98 Results
98 Results
Dr. Seuss's horse museum —Seuss, Dr., author.

"A book about looking at and thinking about Art, based on an unfinished manuscript and sketches by Dr. Seuss that was discovered twenty-one years after his death"-- Provided by publisher.

What pet should I get? —Seuss, Dr., author, illustrator.

A boy wants all of the pets in a pet store but he and his sister can choose only one. End notes discuss Dr. Seuss's pets, his creative process, and the discovery of the manuscript and illustrations for "What Pet Should I...

One fish, two fish, red fish, blue fish —Seuss, Dr., author.

A story-poem about the activities of such unusual animals as the Nook, Wump, Yink, Yop, Gack, and the Zeds.

The Lorax —Seuss, Dr., author.

The Once-ler describes the results of the local pollution problem.

Hop on Pop —Seuss, Dr., author.

Pairs of rhyming words are introduced and used in simple sentences, such as "Day. Play. We play all day. Night. Fight. We fight all night".

Oh, the places you'll go! —Seuss, Dr., author.

Advice in rhyme for proceeding in life; weathering fear, loneliness, and confusion; and being in charge of your actions.

Dr. Seuss's sleep book. —Seuss, Dr., author, illustrator.

Tells, in verse, what happens when all ninety-nine zillion nine trillion and three creatures in the world go to sleep.

The cat in the hat —Seuss, Dr., author.

Two children sitting at home on a rainy day are visited by the Cat in the Hat who shows them some tricks and games.

If I ran the zoo —Seuss, Dr., author.

If Gerald McGrew ran the zoo, he'd let all the animals go and fill it with more unusual beasts -- a ten-footed lion, an Elephant-Cat, a Mulligatawny, a Tufted Mazurka, and others.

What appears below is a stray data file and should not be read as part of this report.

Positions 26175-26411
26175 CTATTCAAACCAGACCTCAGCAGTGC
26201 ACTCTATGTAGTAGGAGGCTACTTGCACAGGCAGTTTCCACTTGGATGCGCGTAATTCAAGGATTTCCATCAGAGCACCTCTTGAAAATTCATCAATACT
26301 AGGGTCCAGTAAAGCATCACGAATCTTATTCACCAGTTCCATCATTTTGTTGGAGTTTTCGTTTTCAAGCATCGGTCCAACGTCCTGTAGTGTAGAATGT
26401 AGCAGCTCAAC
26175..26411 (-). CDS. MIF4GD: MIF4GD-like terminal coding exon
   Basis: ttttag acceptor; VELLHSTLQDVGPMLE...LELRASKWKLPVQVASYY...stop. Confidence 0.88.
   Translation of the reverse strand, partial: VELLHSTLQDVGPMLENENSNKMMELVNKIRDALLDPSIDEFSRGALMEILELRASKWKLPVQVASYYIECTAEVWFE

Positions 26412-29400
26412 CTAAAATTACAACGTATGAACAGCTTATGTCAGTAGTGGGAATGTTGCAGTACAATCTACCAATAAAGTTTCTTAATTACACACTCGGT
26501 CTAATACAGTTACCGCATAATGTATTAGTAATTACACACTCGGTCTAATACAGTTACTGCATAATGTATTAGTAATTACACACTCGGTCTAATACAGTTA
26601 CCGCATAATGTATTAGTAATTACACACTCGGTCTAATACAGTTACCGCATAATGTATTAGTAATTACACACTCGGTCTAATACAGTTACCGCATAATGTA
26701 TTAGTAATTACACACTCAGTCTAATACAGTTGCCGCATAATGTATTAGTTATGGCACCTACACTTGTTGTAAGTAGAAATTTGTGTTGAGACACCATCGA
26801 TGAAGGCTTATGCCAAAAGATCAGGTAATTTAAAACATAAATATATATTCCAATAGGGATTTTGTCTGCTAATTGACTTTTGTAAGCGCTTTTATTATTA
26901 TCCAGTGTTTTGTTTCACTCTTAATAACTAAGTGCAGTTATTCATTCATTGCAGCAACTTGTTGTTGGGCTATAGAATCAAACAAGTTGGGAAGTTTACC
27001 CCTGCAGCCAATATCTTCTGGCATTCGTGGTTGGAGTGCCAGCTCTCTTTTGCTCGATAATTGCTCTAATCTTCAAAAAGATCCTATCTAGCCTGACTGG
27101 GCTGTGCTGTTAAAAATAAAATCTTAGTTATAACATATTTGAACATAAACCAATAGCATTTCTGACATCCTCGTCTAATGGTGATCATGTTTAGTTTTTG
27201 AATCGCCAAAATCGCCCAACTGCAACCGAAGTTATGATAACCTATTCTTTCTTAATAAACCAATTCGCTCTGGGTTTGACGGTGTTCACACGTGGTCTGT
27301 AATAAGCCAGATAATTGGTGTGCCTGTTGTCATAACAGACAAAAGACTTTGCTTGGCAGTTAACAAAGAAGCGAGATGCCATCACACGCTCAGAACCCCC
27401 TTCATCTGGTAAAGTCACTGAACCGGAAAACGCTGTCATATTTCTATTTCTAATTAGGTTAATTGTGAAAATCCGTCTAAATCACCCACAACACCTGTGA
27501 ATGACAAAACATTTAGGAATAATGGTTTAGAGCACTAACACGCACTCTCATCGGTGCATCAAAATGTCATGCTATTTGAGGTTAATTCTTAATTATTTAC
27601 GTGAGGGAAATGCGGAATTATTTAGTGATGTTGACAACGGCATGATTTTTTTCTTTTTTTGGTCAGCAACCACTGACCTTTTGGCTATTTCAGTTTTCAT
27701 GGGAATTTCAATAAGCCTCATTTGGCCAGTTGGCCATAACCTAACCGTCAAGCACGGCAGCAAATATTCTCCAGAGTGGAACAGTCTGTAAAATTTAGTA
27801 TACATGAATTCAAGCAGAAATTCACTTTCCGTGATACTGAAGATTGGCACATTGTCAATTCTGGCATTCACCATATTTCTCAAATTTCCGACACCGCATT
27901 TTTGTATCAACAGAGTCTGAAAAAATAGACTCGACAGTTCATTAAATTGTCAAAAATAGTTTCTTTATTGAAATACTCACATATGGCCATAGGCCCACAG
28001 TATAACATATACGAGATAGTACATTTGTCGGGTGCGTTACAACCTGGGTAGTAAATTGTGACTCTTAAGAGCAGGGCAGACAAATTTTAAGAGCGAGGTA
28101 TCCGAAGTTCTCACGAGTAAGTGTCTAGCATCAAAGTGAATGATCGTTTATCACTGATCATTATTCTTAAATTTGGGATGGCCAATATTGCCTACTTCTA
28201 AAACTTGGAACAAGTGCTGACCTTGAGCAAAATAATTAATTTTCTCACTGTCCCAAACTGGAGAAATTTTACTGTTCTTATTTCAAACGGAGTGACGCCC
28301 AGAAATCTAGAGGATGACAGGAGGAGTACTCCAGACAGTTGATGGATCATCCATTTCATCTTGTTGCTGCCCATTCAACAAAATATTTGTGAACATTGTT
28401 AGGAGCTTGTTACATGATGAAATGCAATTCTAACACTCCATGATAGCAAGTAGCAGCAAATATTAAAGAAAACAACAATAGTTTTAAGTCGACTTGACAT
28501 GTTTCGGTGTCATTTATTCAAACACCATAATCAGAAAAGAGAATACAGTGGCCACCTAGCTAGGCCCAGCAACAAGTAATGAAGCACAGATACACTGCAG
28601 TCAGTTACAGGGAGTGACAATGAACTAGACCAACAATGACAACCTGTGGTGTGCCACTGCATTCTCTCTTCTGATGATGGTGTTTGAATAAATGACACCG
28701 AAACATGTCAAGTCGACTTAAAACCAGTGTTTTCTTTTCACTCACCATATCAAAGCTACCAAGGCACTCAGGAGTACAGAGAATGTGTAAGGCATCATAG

Fox in socks —Seuss, Dr., author.

A collection of tongue twisters accompanied by colourful illustrations.

Oh, the thinks you can think! —Seuss, Dr., author.

Relates in verse some of the unusual thinks you can think if only you try.

Horton hears a Who! —Seuss, Dr., author, illustrator.

A city of Whos on a speck of dust are threatened with destruction until the smallest Who of all helps convince Horton's friends that Whos really exist.

The tooth book —Seuss, Dr., author.

Rhyming text and illustrations briefly point out what animals have teeth, their uses, and how to care for them.

Dr. Seuss's 1 2 3. —Seuss, Dr., author.

Rhyming text introduces counting, in a text with art from Dr. Seuss books.

There's a wocket in my pocket! —Seuss, Dr., author.

A household of unusual creatures help beginning readers recognize common "household" words.

And to think that I saw it on Mulberry Street —Seuss, Dr., author.

A boy imagines a series of incredible sights on his way home from school so that he will have an interesting report to give his father.

Mr. Brown can moo! Can you? —Seuss, Dr., author, illustrator.

Mr. Brown is an expert at imitating all sorts of noises.

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